I’m being facetious, yet it wasn’t that long ago that I wouldn’t leave Mike with the girls for a day without first barraging him with a complicated list of do’s & don’ts (e.g. do let them watch TV, don’t let them watch the commercials; do floss the girls’ teeth, don’t let them drink the Listerine; do take the girls to the park, don’t forget the sunscreen). I’m occasionally a bit of a pain in the ass bossy.
I’m grateful I’ve been more willing lately to let go of control and see/treat Mike as the capable, dependable, responsible (and really cute) dad he is. It’s better for him and certainly better for me (I’m in the Big Apple, baby!).
And today couldn’t have been better:  long, loving goodbye hugs from my two little girls (visions of movie nights and lots of pizza undoubtably dampening their distress over my leaving), an unexpected ride to the airport by my generous husband (perhaps he wanted to ensure I really got the hell out of town), a better-than-caffeine jolt from an encounter with a handsome TSA agent (more on that in a moment!) and a magical day of eating and wandering the streets of NYC with my charming, lovable girlfriend.
I hope to store away lots of happy memories this weekend to hold me until my next excursion and spur me to do this more often.  To that end …
… A special thank you to the U.S. Transportation Safety Administration for doing its part to ensure I have happy memories from this trip … since when did they start hiring hot, flirty TSA agents? I don’t have much experience (recent or otherwise) flirting with strangers and I don’t get out much, but I’m pretty sure the hunky TSA agent hit on me. You tell me:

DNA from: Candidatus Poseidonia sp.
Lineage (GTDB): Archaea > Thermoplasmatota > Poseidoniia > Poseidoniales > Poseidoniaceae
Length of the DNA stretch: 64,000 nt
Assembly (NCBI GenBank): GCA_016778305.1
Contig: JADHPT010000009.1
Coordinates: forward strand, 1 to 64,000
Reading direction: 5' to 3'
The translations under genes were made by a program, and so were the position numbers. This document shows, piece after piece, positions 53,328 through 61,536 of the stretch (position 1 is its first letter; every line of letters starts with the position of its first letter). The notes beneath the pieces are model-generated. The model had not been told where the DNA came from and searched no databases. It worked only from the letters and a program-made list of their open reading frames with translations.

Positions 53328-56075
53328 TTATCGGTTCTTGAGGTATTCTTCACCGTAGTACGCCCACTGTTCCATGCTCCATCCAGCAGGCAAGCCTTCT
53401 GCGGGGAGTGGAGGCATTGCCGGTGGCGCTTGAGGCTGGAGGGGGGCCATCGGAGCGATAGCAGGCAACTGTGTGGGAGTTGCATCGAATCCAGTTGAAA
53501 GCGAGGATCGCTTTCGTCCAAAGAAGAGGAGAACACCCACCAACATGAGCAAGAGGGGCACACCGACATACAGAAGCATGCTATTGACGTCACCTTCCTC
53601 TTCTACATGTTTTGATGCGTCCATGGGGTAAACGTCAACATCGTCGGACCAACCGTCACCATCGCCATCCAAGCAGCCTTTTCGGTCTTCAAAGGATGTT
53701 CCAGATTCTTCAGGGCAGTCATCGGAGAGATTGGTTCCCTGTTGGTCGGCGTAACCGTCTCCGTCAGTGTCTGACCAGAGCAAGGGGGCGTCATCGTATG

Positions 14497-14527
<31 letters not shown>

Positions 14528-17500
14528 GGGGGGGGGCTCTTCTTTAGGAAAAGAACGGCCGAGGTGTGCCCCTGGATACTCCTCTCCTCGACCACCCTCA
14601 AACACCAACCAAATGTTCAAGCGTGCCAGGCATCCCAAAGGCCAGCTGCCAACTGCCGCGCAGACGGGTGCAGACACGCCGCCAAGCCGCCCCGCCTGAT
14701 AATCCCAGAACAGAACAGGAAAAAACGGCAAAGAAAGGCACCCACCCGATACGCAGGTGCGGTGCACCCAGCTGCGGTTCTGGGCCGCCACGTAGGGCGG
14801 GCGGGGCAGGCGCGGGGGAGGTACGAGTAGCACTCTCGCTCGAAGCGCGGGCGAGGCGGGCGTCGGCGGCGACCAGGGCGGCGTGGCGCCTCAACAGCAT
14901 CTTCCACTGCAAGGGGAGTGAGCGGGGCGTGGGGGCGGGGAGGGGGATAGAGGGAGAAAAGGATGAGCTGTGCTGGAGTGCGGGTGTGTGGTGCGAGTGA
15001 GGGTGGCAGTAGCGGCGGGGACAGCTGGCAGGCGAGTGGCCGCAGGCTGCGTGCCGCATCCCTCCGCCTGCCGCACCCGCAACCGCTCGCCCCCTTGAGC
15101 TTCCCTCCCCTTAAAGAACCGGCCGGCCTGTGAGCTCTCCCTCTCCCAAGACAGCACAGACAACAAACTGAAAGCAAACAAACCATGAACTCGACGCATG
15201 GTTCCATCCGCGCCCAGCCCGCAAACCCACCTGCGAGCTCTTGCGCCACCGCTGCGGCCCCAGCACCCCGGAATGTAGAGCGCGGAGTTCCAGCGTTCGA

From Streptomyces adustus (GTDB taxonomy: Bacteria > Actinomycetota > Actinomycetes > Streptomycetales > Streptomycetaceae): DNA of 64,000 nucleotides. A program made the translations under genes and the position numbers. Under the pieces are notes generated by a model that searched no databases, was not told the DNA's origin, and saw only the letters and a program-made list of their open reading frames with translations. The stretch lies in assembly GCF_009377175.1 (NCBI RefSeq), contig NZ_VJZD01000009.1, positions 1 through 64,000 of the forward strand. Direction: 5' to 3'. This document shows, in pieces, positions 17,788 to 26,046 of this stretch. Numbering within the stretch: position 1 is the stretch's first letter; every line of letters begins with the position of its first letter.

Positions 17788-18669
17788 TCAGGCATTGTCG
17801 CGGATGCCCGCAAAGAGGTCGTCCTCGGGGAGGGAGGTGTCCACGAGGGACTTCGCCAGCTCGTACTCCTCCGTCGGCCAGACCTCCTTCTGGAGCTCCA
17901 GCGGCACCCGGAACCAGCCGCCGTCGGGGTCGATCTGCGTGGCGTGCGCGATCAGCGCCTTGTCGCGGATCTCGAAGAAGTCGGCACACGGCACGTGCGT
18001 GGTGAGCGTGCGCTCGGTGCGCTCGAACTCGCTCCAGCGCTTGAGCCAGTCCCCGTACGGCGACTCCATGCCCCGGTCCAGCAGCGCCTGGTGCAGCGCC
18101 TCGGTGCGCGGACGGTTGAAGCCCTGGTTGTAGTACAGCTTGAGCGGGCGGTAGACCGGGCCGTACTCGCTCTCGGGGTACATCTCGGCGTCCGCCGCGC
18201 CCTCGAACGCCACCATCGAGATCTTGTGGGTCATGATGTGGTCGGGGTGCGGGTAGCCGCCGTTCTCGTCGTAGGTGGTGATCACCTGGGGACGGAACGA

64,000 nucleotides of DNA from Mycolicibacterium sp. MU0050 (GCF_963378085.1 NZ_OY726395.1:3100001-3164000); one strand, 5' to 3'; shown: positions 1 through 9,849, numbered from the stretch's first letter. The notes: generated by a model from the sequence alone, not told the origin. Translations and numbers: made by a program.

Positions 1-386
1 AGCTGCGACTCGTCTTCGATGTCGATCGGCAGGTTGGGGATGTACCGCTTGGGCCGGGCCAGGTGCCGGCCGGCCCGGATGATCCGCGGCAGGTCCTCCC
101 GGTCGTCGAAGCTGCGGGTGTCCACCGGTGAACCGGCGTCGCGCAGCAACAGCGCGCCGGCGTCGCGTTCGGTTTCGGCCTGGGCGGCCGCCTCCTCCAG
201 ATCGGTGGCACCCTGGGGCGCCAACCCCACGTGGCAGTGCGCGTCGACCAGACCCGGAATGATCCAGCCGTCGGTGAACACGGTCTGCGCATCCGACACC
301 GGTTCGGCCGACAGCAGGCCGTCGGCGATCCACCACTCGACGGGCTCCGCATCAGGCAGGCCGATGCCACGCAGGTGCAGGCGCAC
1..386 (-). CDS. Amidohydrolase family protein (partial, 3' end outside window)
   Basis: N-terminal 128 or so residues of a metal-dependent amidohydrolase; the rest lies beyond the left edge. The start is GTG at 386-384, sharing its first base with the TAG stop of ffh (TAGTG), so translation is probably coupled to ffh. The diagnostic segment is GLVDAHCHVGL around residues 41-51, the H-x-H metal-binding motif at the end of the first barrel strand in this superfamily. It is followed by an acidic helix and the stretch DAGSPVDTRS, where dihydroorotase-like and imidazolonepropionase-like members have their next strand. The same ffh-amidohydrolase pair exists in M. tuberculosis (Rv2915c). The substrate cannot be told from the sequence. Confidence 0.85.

When I handed him my ID and boarding pass, the TSA agent caught and held my eye and looked me up and down (pretty standard security check procedures, right?).  In addition to asking if I was headed to NYC for business or pleasure and whether I am Greek (I’m not, but I will consider converting), he escorted me through the security line, chatting all the way (did I have the whole terrorist look going on?). He lifted my bag on/off the conveyor belt, commented on my driver’s license photo, handed me my shoes with a smile and hung out with me while I put my shoes back on.
Was I hit on? Or is the airline industry taking advantage of Fifty Shades of Grey fever? Either way, keep up the great work TSA! Airport security has never been this exciting. Let’s hope that isn’t the highlight of my trip (though I have had a lovely lilt in my step ever since! Is that wrong?).
Here’s to a memorable weekend adventure for all of us!

Permission to Write Crap

This is a much-needed hug!

I just made an agreement with Ava (age 8):  we each will write four sentences on our individual projects tonight. Hers on her third grade homework assignment. Mine on this blog post.  Then we will call it a night.

You’ve just read my four sentences. Ava is still writing. I think I got the better end of this deal.

This agreement represents huge progress for me. Until recently (earlier this week), my go-to parenting tool has been to nag and pressure my daughter every night to get her homework done. In doing so I’ve created a monster – me. I’ve been told that my interactions with my daughter around “her” homework amount to my being “up her ass.” Apparently, being “up her ass” is not a formula for a good relationship with my daughter nor is it having the desired effect, creating a young person who takes responsibility for getting her homework done and enjoys the process.  Who knew?

For the record, I am not a procrastinator. I pride myself on being focused, diligent and somewhat militant in my ability to push myself to get things done. It’s the trait I hold onto with a death grip on those (far too often) days when I need to feel superior to my procrastination-prone husband. Arguably, pressuring myself works to get the bills paid on time and our household running somewhat smoothly. The problem is when it comes to doing the things that bring me joy (writing) and help me reach one of my goals (writing this parenting blog), I routinely find a slew of more necessary tasks to accomplish. Tonight for example.